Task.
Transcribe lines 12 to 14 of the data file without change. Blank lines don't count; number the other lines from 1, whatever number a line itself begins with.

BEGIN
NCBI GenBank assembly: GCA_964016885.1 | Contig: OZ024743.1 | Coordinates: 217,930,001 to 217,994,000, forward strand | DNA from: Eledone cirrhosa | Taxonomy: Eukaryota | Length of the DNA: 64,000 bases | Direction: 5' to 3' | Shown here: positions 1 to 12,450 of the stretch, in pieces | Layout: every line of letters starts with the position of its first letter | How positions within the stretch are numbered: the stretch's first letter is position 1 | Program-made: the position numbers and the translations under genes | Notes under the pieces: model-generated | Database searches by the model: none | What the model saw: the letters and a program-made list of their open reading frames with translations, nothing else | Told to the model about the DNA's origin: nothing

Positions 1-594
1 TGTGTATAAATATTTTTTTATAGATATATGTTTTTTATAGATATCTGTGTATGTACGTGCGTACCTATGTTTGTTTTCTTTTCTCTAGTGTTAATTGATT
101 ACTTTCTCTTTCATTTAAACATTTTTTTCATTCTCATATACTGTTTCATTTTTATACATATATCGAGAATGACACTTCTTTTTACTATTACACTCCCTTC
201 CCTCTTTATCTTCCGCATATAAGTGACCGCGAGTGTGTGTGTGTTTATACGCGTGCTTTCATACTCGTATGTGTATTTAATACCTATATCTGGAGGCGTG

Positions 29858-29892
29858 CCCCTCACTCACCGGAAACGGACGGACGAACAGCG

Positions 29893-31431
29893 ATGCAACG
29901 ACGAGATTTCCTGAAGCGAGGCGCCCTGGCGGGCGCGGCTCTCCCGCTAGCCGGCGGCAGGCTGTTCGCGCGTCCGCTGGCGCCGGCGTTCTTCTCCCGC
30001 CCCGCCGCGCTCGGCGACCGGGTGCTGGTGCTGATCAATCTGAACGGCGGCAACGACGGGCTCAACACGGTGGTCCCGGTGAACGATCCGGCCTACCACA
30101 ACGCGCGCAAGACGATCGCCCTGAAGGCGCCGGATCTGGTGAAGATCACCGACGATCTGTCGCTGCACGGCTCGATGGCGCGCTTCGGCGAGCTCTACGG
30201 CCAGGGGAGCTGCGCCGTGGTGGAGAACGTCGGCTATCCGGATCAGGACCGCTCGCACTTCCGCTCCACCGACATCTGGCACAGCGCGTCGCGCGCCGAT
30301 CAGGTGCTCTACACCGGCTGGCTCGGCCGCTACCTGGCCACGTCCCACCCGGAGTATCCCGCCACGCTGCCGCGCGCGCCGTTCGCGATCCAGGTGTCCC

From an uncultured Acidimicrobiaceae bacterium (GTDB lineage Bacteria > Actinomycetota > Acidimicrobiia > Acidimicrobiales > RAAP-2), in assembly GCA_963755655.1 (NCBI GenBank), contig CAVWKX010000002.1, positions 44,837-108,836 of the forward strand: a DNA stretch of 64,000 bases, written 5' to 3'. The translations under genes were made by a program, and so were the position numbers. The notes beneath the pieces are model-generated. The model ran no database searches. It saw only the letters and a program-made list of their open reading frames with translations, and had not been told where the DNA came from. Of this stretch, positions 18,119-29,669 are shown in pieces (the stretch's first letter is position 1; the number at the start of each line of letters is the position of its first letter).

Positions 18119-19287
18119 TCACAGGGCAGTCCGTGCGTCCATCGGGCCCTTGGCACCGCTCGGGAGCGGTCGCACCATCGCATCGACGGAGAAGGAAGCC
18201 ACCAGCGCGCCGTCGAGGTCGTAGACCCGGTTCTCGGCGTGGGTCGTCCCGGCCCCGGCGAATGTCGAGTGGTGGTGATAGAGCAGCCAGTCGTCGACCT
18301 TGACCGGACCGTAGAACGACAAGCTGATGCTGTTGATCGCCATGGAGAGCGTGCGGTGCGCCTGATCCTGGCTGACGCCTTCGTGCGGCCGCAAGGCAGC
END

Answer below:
30101 ACGCGCGCAAGACGATCGCCCTGAAGGCGCCGGATCTGGTGAAGATCACCGACGATCTGTCGCTGCACGGCTCGATGGCGCGCTTCGGCGAGCTCTACGG
30201 CCAGGGGAGCTGCGCCGTGGTGGAGAACGTCGGCTATCCGGATCAGGACCGCTCGCACTTCCGCTCCACCGACATCTGGCACAGCGCGTCGCGCGCCGAT
30301 CAGGTGCTCTACACCGGCTGGCTCGGCCGCTACCTGGCCACGTCCCACCCGGAGTATCCCGCCACGCTGCCGCGCGCGCCGTTCGCGATCCAGGTGTCCC